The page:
Anyone familiar with the New Haven project will confirm it is more like a prototype for 21st century living than a building. 360 State is such a perfect embodiment of the ultimate dream design that it even attracted the attention of Senator Chris Dodd (D-CT). He made a site visit in March 2010 while promoting S.1619 (the Livable Communities Act of 2009), a measure he introduced to the Senate in August of 2009. This bill, currently curdling in the 23-member Senate Committee on Banking, Housing and Urban Affairs, would provide a variety of grants totalling $400 million to assist in the development of sustainable communities. Dodd’s photo op at the project helped burnish 360’s new brand as a deep green example of the types of innovative and sustainable projects S.1619 could support.
Project developer, Bruce Becker (pictured at right), likes to point out that in addition to the fuel cell, the building uses 34 energy saving technologies. For example, the Climate Master TS-series heat pumps used in the building are the highest efficiency pumps on the market today. The result speaks for itself. When benchmarked against a comparable, code-compliant building of similar proportions, 360 State will have half the carbon footprint.
Butlers might as well queue up now in the unemployment line, as the complex will also provide a concierge service along with cookies and coffee in the lobby. The developer will also support the arts through exhibits in the lobby of original artwork by both local and national artists. The building facade, by the way, has been embellished by renowned Yale School of Architecture ornament professor, Kent Bloomer. The complex is stunning and glamorous, but it is its sustainability features that really dazzle. Once in a while in life, residents really can have it all.
Green Landlady asked Lenox if there is a plan to include urban agriculture in the mix - the green roof is already part of the design - and Lenox’s answer was pretty upbeat.
When GreenLandlady pointedly asked about leasing results, there was no pushback. Lenox remained enthusiastic and forthcoming about their progress, obviously an easier posture when the results are all great. Like most leasing agents – green building represents only about 3% of the entire U.S. building stock nationwide - Lenox had no previous experience leasing sustainable units. However, she spoke with the zeal of an evangelist when she offered her views:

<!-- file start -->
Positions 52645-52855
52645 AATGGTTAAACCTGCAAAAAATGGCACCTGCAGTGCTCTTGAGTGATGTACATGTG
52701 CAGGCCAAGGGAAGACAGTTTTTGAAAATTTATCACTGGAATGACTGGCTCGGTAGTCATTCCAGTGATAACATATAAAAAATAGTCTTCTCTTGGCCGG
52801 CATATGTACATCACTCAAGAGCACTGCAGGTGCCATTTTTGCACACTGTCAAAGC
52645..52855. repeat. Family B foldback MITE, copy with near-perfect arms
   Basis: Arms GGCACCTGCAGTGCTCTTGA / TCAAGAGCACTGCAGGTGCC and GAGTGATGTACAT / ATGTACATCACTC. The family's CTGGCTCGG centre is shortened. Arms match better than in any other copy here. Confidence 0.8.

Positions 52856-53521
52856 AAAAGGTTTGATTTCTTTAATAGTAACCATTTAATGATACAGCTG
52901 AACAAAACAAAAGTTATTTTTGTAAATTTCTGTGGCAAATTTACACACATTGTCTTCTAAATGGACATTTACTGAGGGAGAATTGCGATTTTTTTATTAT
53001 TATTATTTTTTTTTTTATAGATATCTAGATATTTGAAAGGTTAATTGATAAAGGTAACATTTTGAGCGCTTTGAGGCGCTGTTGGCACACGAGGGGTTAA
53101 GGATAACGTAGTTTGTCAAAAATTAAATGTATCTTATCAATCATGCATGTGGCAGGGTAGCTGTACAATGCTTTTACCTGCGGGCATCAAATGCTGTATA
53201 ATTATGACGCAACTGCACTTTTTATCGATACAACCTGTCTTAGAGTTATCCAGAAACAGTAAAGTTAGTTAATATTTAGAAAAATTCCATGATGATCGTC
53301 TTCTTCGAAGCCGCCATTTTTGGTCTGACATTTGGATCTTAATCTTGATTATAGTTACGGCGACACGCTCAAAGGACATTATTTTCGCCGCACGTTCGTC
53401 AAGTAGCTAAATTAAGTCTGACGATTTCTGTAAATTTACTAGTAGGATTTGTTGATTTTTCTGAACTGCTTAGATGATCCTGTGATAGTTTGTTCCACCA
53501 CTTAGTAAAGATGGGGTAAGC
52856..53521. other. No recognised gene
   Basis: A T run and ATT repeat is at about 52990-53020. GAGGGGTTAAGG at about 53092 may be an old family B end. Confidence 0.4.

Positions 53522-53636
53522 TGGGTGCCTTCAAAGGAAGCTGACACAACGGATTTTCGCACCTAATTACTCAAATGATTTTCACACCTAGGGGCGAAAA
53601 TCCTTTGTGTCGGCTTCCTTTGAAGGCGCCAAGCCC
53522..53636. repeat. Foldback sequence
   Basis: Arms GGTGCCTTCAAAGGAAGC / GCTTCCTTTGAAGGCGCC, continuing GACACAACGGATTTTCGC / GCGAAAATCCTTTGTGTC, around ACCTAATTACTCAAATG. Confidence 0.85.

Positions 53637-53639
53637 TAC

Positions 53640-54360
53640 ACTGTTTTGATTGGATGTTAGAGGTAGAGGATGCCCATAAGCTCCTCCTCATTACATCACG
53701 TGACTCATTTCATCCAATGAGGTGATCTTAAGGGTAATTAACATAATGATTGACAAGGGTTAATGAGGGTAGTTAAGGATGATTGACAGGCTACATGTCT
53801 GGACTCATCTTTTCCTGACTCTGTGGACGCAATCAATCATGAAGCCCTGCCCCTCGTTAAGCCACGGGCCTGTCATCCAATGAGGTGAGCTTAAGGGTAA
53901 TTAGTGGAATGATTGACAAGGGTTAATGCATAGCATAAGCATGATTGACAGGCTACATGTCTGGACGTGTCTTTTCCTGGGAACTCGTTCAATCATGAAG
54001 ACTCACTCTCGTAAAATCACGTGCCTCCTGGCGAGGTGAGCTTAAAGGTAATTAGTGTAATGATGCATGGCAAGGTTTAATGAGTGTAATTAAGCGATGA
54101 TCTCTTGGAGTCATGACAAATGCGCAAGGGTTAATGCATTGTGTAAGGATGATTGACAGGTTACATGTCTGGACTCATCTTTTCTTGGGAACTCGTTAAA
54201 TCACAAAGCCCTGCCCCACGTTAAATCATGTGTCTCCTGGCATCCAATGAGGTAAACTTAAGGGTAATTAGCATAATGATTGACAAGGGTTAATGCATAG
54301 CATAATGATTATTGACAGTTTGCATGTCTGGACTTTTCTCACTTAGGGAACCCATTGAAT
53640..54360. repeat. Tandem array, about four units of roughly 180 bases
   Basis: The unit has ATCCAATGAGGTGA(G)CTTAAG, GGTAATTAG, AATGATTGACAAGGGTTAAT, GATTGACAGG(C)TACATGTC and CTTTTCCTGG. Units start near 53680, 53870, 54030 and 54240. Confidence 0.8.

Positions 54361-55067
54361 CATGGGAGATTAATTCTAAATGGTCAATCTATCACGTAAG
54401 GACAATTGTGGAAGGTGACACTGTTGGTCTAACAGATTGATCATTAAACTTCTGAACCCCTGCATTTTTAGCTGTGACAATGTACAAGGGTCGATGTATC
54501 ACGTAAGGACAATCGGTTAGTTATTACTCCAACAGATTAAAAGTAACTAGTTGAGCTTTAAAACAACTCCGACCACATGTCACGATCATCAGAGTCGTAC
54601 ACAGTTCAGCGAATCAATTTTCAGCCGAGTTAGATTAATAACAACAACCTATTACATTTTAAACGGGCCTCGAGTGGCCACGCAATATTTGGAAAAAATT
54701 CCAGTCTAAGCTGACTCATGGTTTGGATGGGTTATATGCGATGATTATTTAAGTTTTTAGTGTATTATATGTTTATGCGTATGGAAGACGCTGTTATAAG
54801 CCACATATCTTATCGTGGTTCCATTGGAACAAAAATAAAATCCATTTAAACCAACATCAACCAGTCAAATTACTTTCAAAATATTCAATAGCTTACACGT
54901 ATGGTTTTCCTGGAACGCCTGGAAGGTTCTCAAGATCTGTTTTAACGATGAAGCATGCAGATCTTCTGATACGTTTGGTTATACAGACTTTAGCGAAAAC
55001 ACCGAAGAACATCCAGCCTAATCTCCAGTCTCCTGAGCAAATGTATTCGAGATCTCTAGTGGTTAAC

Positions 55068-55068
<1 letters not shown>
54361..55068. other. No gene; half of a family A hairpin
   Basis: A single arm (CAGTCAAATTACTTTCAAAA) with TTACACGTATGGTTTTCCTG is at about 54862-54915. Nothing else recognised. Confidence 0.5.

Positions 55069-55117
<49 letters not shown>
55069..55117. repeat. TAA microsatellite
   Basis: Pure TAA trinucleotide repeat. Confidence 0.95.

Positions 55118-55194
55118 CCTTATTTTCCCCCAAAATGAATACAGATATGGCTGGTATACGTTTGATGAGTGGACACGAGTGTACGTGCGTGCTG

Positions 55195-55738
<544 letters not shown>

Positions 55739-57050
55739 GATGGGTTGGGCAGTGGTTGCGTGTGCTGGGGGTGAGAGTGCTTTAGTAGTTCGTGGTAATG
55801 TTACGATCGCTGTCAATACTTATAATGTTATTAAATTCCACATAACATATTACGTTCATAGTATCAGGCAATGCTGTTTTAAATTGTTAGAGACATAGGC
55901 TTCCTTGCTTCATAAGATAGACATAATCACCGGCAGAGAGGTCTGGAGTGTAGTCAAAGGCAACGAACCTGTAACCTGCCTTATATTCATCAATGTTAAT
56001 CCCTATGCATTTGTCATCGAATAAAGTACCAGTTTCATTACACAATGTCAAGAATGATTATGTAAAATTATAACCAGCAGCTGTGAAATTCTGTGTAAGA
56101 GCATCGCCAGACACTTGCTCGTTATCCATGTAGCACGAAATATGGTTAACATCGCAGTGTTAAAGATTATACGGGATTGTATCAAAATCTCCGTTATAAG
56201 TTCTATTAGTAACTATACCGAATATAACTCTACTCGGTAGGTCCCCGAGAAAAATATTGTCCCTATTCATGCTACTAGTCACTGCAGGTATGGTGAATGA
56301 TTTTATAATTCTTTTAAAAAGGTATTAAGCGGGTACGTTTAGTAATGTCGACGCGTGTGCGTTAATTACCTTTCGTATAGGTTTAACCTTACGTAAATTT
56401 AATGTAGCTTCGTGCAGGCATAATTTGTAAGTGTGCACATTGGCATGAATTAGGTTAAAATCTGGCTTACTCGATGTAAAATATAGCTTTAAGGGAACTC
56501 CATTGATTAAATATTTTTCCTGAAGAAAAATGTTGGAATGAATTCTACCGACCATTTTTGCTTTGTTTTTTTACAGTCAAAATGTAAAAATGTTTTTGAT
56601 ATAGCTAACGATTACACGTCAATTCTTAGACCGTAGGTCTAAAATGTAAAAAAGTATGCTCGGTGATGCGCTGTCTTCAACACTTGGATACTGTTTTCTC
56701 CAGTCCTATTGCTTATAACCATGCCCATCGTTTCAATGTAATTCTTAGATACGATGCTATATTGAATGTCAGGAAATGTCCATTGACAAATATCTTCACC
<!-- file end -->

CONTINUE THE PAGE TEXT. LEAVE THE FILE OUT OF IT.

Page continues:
There is no reason to doubt Lenox, as the low vacancy factor is the result of a long-standing inadequate supply and lack of new apartment building in New Haven. Certainly people are interested in 360 State Street, so we asked the big question. Are they willing to pay for it? Lenox answered in the affirmative.
“Most people in New Haven are not going to move to live in 360 State Street, but most of them will use the grocery store,” he said. “It’s more relevant to the general population.”
The Connecticut Clean Energy Fund provided a grant to fund half the cost of 360 State Street’s 400 Kilowatt fuel cell stack. This grant will make it possible to reach the breakeven point (from energy savings) in about 5.5 years. The fuel cell will generate most of the building’s power needs in addition to providing space heating, cooling, conditioning and the building’s hot water. The fuel cell system is the largest residential installation of this type of technology anywhere in the world.
As tenants learn to appreciate the benefits of high efficiency lighting, energy star appliances, thermal comfort, occupancy sensors in common areas, excellent environmental air quality and the other benefits of a deep green building, they may also experience better health. Although this all sounds and is very luxurious, the building guarantees that 10% of the units will be leased to those who qualify for affordable housing.